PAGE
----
Fosphenytoin is known by its marketing name of Cerebyx in the US as well as Prodilantin in European markets. This drug produces Phenytoin when introduced to the body as a prodrug, which is a drug that is non-active until metabolized. Considered to be much safer than the intravenously administered Phenytoin, Fosphenytoin has been approved for use since 1996.
Fosphenytoin is used only in a professional medical setting such as a hospital or clinic. It is most often prescribed for use in epileptic patients and to prevent and treat neurosurgical related convulsions or seizures.
How does Fosphenytoin work?
After being introduced to the body via injection route, Fosphenytoin changes to an anticonvulsant drug known as Phenytoin on a one to one ratio. Fosphenytoin itself is a prodrug in that it does not have any effect until it changes, which requires interaction with certain enzymes in the body.
Fosphenytoin affects the motor cortex of the brain, which is the area that controls movement, both voluntary and involuntary. Fosphenytoin works to stop the seizure activity from spreading, reducing the chance of the seizure becoming full blown, also known as grand mal.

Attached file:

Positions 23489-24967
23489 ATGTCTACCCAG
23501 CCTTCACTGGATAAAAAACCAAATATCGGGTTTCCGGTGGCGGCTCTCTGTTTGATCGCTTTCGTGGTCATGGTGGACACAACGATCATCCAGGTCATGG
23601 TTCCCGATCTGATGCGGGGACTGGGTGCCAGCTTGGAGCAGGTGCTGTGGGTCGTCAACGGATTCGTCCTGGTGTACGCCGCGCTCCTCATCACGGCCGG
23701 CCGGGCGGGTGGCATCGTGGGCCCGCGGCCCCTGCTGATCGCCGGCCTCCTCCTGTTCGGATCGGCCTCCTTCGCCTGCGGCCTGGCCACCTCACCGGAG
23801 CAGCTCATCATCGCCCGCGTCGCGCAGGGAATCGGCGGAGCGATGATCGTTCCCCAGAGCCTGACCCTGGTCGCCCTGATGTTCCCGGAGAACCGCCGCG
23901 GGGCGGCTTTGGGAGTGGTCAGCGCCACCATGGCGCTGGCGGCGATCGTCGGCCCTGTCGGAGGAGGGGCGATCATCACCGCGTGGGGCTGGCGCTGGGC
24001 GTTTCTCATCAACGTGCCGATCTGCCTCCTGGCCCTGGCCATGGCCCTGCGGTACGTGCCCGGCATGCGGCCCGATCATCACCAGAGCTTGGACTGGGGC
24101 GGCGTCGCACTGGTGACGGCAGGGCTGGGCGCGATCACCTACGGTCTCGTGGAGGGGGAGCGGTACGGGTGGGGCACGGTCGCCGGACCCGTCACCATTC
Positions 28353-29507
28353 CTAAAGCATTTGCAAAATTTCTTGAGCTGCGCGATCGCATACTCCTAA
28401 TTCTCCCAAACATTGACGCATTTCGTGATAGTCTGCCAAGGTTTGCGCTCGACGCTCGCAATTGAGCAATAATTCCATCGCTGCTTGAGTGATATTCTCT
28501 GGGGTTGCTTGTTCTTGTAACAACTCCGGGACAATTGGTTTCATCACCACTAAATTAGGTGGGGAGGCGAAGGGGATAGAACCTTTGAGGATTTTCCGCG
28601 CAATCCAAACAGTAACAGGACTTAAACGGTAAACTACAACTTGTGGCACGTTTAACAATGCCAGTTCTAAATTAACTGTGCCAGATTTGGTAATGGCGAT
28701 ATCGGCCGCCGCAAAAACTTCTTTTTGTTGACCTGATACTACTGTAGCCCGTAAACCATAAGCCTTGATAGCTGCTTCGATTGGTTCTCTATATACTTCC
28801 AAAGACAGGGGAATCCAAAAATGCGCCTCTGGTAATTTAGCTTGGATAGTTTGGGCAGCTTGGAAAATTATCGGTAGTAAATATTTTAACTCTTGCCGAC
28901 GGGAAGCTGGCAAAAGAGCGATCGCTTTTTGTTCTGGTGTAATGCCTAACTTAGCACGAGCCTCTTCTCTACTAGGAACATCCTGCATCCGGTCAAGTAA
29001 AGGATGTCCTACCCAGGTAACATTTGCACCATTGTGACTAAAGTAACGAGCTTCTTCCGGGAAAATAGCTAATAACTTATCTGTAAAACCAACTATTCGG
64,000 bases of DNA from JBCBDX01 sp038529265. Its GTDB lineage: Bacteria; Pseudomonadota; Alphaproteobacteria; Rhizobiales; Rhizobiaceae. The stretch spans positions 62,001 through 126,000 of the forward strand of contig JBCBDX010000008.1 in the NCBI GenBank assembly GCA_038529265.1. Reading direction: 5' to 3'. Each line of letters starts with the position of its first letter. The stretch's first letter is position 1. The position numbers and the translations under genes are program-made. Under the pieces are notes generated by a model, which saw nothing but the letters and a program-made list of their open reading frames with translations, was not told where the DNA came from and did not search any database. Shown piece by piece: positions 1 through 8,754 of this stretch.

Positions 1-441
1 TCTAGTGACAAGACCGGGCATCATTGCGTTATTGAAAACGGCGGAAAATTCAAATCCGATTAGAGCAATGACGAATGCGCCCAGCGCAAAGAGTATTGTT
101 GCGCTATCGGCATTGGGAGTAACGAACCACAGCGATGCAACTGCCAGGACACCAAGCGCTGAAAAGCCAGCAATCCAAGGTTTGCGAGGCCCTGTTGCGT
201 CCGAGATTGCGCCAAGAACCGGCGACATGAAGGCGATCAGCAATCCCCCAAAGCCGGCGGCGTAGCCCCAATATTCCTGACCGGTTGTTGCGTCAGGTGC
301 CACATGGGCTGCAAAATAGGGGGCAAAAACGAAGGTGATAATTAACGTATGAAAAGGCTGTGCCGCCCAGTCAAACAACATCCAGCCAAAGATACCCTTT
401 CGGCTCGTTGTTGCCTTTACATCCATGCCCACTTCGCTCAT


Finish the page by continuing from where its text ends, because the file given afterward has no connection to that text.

Fosphenytoin is believed to stop the involuntary energy conduction activity in the brain cells of someone experiencing a seizure. By passing through the neuron cell membranes, Fosphenytoin serves to dampen abnormal energy synapses, normalizing activity and calming the seizure. This drug is intended for the short-term use of five days or less or until the patient can be assigned other drug treatment for long-term care.
Fosphenytoin has been determined to be faster acting than Phenytoin, which has proven to result in better control over seizures. Fosphenytoin is also tolerated well compared to Phenytoin, with a lower risk for heart rhythm and low blood pressure risks. Fosphenytoin additionally does not demonstrate a risk for purple glove syndrome, which is a skin condition sometimes severe enough to require amputation. Purple glove syndrome is associated with IV administration of Phenytoin.
Epilepsy is a brain condition that gives the patient seizures on a semi-regular basis. All brain activity is electrical, consisting of cellular communication back and forth. When a person has a seizure, it is the result of an explosion of electrical activity in the brain cells, which temporarily disrupt normal function.
The type of seizure a person has depends on the part of the brain that is affected by the energy burst. Not all seizures are epileptic in nature and not all seizures are controlled with drugs such as Fosphenytoin and Phenytoin.